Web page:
It's also easy to forget, especially now with such a major movie about to come out, that this was a title that was constantly fighting to survive and at times only holding on by the skin of its teeth. From memory Marvel announced its cancellation more than once and there was a big "Save Deadpool" campaign, trying to increase the number of subscribers to secure extra sales in advance. Marvel's then-recent track record on cancelling titles was not encouraging. Few honestly expected the series to last at all and expected Deadpool to then drop into obscurity. To predict the character's present day popularity and sales would have marked one as mad as the character. And yet somehow the book managed to last so long.

It's probable that Deadpool primarily survived because the series was so different from everything else the company was putting out and thus probably bringing in readers that Marvel otherwise couldn't reach. And the cancellation threat itself was oddly beneficial to the series, allowing the creators to experiment as much as they did because they had nothing to lose. The result was something truly amazing.

Now sure the issues contained here, covering the first year of the title, include some typical Marvel superhero comic clichés. There are the guest appearances, both by characters Deadpool has a history with and those with no previous connection. There's an encounter with a superhero team, allowing the Avengers logo to appear on the cover. There's a whole issue devoted to a Spider-Man encounter. There's some exploration of the character's past and origins. There's a supporting cast established, including an over helpful sidekick role, a recurring antagonist in day to day business and an elderly lady. And the storylines vary in length from done in one tales to multi-part sagas that try to go into more detail.

But it's the whole approach that is so different. It's best to think of the series as like an adult cartoon, with a foulmouthed anti-hero as the protagonist and some quite wacky and offbeat situations encountered along the way. The conventions are rarely conformed to but instead often sent up in their own wild and wacky way. Deadpool is slowly drifting towards herodom but it's a long journey for Wade Wilson, in spite of the hopes of Landau, Luckman and Lake in a long running subplot. Early on the healing factor is toned down, allowing for more tension. There's also a very unusual guest cast.

Weasel continues to help Deadpool from time to time, playing a pivotal role in the last issue as we learn more about his past and just how long an influence Wade has had on him. He makes for a likeable supporter who sticks by Deadpool in spite of everything and it works. More curious is Blind Al, an elderly woman who lives with Deadpool and we slowly discover she is his prisoner who has become accustomed to her situation despite all the crap she has to deal with. The exchanges between the two makes for a tricky relationship with each unable to admit how much they are dependent on the other. It can also set Deadpool back in the field, especially when Al sabotages his weapons.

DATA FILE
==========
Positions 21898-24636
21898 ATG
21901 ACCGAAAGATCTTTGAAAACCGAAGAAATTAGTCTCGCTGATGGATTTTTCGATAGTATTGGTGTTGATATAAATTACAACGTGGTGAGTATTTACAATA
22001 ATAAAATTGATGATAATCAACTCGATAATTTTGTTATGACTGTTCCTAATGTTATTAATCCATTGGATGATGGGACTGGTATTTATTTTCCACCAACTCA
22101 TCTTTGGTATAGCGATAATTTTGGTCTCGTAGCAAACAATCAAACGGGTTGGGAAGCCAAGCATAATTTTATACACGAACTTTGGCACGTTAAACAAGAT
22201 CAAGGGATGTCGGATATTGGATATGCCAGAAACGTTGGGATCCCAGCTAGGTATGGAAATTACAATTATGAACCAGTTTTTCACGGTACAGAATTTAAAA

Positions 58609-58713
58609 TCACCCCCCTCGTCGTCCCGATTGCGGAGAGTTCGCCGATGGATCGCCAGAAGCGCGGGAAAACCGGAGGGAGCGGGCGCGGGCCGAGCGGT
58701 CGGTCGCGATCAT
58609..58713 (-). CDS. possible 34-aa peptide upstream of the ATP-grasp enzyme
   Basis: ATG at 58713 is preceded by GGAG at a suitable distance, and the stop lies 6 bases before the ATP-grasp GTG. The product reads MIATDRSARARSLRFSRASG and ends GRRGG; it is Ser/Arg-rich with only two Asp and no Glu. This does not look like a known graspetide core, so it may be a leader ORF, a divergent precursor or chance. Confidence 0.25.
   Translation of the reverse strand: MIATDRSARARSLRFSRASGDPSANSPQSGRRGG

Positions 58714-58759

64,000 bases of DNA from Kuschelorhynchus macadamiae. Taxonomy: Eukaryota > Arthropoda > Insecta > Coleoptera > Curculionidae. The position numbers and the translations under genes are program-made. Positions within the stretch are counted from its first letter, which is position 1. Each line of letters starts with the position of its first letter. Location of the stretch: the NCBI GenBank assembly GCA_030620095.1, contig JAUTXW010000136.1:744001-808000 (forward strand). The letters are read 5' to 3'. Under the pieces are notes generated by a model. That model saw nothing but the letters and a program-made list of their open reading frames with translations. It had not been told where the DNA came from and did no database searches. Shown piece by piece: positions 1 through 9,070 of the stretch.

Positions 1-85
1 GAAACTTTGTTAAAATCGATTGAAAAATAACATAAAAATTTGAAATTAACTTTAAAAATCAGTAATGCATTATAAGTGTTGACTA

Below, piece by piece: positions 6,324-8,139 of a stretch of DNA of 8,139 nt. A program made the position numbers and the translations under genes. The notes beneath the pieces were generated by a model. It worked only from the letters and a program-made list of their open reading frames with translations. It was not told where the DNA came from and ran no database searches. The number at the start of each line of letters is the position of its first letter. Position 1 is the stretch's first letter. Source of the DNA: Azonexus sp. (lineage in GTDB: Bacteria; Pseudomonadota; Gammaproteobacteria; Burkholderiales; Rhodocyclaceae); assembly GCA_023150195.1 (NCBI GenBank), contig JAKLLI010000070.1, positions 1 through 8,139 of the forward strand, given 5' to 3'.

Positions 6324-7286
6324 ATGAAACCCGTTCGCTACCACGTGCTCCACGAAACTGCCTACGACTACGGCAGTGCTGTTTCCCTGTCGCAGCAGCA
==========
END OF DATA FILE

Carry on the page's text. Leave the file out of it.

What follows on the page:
As well as Deadpool's own home he also spends a lot of time at the "Hellhouse", a sort of community centre for mercenaries to hang out, collect assignments from the runner Patch and maintain tense relations with one another. Deadpool's main recurring rival in the series is the mercenary T-Ray, though the antagonism is not fully explored at this stage. There aren't too many new foes introduced at this stage with the main new one being Deathtrap who captures Deadpool and subjects him to a highly surreal situation. Otherwise the foes are drawn from a variety of other Marvel titles with appearances by the likes of Taskmaster, Vamp (one of the more obscure Captain America foes), Typhoid Mary and Kraven the Hunter.

The potential list of guest stars was not great if the title was consciously trying to avoid encounters with the X-Men family at this stage. A good chunk of big name heroes were absent because of the transfer to the Heroes Reborn pocket universe, but that proves advantageous in forcing a more experimental approach with those that are left. The first issue features Sasquatch, between stretches in Alpha Flight, with the traditional misunderstanding, fight and then team-up. Later on we get an appearance by Siryn which sets out just what Deadpool actually means to her. The handling of his rather creepy stalking her and hovering outside her bedroom window is a bit tame though. There's a tense encounter with the Hulk, at this point in his most inhospitable with Bruce Banner having been torn out of him. But the most memorable tales come with three other guest stars.

An extended story with Typhoid Mary leads to a crossover with Daredevil in the annual but this is different from what has come before. Although many a prior annual has contained a guest star joining the regular hero (and some have forgotten which is which), this one is the first to give joint billing to both stars. It was a successful experiment that led to nearly every annual the following year being such a team-up book. The story itself provides a strong contrast between Deadpool's wackiness and the traditional darkness of Daredevil, adding in a twist from the latter's past as he discovers just how responsible for Typhoid Mary's life he really is. Meanwhile Weasel and Foggy Nelson go out on the town, with the consequence that Deuce the Devil Dog changes owner and titles. A dog companion is part of old comics silliness that feels totally at home in Deadpool's title.